As mentioned in a previous post, a digital literary journal that I contributed to and served as volunteer editor for a few years ago has gone offline. It was called Tiny Donkey, and it was an offshoot of the Fairy Tale Review dedicated to very short non-fiction pieces about folklore and fairy tales. The journal shut down in 2017, but was still available to read online up until recently. With its disappearance went all the writing of its contributors, including some essays I wrote and commissioned and interviews with other writers and artists. I decided to share a few of my own pieces here over the next few weeks.
This one is the first editor’s note (but not essay) I wrote for Tiny Donkey, about the American pioneer folklore anti-hero Mike Fink. I wrote and published this literally days before the 2016 election that saw Trump rise to power.
As a personal note, I once got some feedback about this piece by someone who called it “weak.” Usually I welcome feedback or editing suggestions, but this was one time when I think the reader misunderstood the tone. It’s written in an intentionally understated, matter-of-fact tone, to match the speaking tone and verbal style of the people in the part of the country where Mike Fink lore comes from, for better or worse–Midwestern people, Mississippi River people, people like my family, like my many Iowa and Illinois relatives, and like me. So here it is: “Modern-Day Mike Finks.”
Once I tried reading a 900-page book called A Treasury of American Folklore, by the folklorist B.A. Botkin. But I only got 60 pages in before dumping the “treasure” at a book swap.
It was the stories of Mike Fink that did it, a Mississippi River boatman of the post-American Revolution era celebrated for his outrageous boasts and pranks. His boasts were of the variety that he could “outrun, outjump, outshoot, outdrink, and lick any man in the country.” And his pranks? Well, he had a curious sense of fun, this Mike Fink, and a suspiciously specific kind of targets. Like the time he shot an African-American boy walking by in the heel just because he didn’t like its shape, and the time he shot the scalp-lock off a Cherokee man’s head for acting too proud, or the time he made his wife lie in a pile of leaves and set them on fire, letting her go just after her hair and clothes started burning, all for looking at another man.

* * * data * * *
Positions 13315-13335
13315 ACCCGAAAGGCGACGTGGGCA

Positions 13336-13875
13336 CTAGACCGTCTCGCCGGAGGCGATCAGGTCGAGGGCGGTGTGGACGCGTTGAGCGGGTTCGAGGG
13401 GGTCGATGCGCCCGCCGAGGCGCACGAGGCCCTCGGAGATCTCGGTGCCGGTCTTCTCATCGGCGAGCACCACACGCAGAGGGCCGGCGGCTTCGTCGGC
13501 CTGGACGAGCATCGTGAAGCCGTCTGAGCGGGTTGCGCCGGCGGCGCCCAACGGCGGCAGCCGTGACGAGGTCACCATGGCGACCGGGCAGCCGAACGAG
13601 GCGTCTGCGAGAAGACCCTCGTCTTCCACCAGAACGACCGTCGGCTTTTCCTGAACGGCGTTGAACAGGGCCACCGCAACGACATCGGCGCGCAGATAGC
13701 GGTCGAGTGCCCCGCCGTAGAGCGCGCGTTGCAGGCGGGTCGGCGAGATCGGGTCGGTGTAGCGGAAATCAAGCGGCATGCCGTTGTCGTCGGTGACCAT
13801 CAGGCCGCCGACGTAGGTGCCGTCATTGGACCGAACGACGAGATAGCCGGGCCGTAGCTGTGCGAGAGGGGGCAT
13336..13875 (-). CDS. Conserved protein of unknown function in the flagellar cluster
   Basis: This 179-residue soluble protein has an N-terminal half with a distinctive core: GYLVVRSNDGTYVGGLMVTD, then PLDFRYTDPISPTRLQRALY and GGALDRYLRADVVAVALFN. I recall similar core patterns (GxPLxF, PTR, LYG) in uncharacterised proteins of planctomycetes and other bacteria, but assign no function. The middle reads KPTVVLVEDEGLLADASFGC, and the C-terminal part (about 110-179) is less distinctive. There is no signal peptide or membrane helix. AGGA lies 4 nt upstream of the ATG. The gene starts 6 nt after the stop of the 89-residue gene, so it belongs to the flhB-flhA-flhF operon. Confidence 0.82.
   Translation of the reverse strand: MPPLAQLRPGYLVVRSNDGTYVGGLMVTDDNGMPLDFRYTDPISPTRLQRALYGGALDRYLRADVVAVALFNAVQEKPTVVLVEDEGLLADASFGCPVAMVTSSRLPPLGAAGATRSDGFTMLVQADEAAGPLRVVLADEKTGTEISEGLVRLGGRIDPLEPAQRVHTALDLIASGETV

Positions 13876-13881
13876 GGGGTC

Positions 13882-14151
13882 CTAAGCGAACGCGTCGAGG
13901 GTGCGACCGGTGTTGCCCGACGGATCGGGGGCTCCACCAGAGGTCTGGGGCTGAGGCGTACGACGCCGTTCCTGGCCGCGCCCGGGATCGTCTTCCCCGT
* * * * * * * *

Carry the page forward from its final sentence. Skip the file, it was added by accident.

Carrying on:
Botkin labels Fink a “pseudo bad man” without explaining what that means. Along with many other folklorists who’ve written about Fink, he tries to assure us modern folks that Fink wasn’t real, or at least, his pranks weren’t. They couldn’t be, could they?
Though I’d never heard of Mike Fink before this, I don’t need any academic or historical investigation to know he was real. That he is real. I’ve known him. Maybe you have too. Maybe like me, you see him every day on the news, in life, in the memory of personal experience. Sometimes he wears a badge, sometimes a suit. Sometimes he’s followed me on the street or leered at me on the train. When I was young I sometimes encountered him on the playground or in the school hallway, trying to lift up my skirt or grab some part of me. More than once I’ve loved him and forgiven him. Sometimes he’s the picture of everything all good and charming. Oftentimes he’s put in charge of things, more than just riverboats, like committees, laws—and bodies, usually black, brown, and female.
I think now, this election year, he’s too close for comfort to being put in charge of the whole country.
I dumped that treasury of American folklore because I was too angry and ashamed to see what else was in the folk history of the United States, what further ugliness my country’s mythology had to reveal. The book confirmed what I’ve always known about my country, and my place as a woman in it, but don’t often like to face. I can’t afford to ignore the truth and cost of such “treasure” anymore. Mike Fink is deserving of dumping. America needs the coinage of a new, transformative folklore.